Salisbury, Seabrook Beach seeing slow summer rentals again

Signs for summer rentals can be seen all over Salisbury Beach.BRYAN EATON/Staff Photo

SALISBURY — A combination of a new lodging tax and an improved economy are giving one local real estate agent his second slow summer in as many years.

An early March nor’easter led to a sluggish summer rental season for Tom Saab in 2018 and he said the new 5.7% tax the state placed on most short-term rentals last December is giving him a case of déjà vu.

“This was supposed to be an Airbnb law,” Saab said. “But what they decided to do was just throw us under the bus and put all, short-term rentals in the mix. If you rent for under 31 days, you now have to charge an 11.7% tax, about 5% to the state and 6% to the town, over and above your rent. If you don’t charge this, the (Department of Revenue) is going to come after you for it.”

Saab went on to say the new taxes cost an average seasonal renter an additional $300 to $400 per stay.

“We have had a number of people who come here and they are middle-income, blue-collar America who come to rent here,” Saab said. “People come down here with a budget. Right away, you are taking another $300, $400 away from them in taxes. That is less money for them to spend down in the entertainment center. Less money to spend at say, Joe’s Playland or Tripoli’s Pizza and so on and so forth.”

Merrimack Valley Chamber Of Commerce vice president Wil Carpenter agreed with Saab’s take on the matter.

“This is a disincentive for people who are on a limited budget, based upon the demographic,” Carpenter said. “You have a lot of folks coming up from Greater Lowell and Greater Lawrence, Methuen and Haverhill. Let’s say they have $1,000 to spend. You add 11 percent to that and now they have to come up with another $100 or $110. That could be a budget-breaker for some families on a tight budget.”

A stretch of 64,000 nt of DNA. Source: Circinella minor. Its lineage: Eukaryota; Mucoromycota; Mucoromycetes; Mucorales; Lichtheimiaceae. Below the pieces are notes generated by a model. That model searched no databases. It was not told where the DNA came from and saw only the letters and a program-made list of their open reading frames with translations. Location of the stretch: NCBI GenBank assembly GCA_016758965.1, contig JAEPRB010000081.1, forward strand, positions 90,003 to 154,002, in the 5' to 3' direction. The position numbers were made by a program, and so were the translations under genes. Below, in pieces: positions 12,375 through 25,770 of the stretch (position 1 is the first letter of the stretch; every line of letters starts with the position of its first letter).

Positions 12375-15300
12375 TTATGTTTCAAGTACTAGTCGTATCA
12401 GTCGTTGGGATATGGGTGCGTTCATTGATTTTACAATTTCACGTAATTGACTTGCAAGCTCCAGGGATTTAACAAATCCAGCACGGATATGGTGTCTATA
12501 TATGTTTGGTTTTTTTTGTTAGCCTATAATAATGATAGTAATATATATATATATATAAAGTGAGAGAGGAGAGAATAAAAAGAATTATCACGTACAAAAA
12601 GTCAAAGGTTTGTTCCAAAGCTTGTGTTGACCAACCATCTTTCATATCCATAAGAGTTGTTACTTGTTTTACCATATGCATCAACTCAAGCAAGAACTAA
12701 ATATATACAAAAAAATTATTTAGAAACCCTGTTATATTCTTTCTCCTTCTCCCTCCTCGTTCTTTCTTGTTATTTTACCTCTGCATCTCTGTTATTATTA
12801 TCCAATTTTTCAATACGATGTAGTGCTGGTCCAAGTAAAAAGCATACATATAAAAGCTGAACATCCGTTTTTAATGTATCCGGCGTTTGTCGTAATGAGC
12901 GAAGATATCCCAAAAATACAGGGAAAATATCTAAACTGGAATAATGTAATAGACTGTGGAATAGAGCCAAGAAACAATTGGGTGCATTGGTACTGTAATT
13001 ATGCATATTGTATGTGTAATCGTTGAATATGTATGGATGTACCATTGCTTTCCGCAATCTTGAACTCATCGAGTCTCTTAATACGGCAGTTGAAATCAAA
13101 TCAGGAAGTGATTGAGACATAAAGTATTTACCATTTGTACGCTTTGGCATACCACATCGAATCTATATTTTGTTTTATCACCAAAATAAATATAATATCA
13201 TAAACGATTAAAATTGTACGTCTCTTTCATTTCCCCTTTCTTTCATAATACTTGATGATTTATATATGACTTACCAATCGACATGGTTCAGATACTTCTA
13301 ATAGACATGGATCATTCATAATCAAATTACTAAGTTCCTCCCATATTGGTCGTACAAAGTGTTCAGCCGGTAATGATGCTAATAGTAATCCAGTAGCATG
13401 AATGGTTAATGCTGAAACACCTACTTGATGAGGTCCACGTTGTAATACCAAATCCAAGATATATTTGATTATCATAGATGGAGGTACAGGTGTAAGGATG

Saab also pointed to a booming U.S. economy as another hindrance to beach rentals in the area.

“People who have extra money are doing something different,” Saab said. “They are going to Disney World or on a cruise.”

Saab said he has roughly 80 units to rent over a 10-week period this summer and still has roughly 100 weeks open.

“For the middle of June, that is too much,” he said. “These owners need that income to pay for their taxes, their water, their sewer and other expenses and are the ones that are suffering. So, we are discounting things. We are taking $200, $300 off of a week, just to get them filled up.”

The same appears to be true across the state line in New Hampshire where real estate broker Bob Preston is also having a tough time filling short-term rentals in Seabrook and Hampton Beach.

“Last year was soft and this year it is softer,” Preston said. “I’m talking about a broad area here, Hampton Beach and Seabrook Beach. If it wasn’t for my repeat tenants, I don’t know where we would be.”

Although Preston doesn’t have to deal with the new lodging tax in New Hampshire, he blames a combination of weather and shifting demographics for his short-term rental slowdown.

“We didn’t get a lot of snow this year but we haven’t had much sun either,” Preston said. “You also have the younger generation, what we will call the millennials, who don’t vacation the way our parents do. They want to go to the beach for three or four days and go home and do it again next month, somewhere else. Our folks were also dragging along three or four or five kids and these folks are not bringing any.”

Carpenter said Preston”s comments “hold water.”

“It is a brand new world,” Carpenter said. “It is a new generation and they don’t vacation like we and our parents did. That has an impact and a ripple effect as well.”

Staff writer Jim Sullivan covers Amesbury and Salisbury for The Daily News. He can be reached via email at or by phone at 978-961-3145. Follow him on Twitter @ndnsully.

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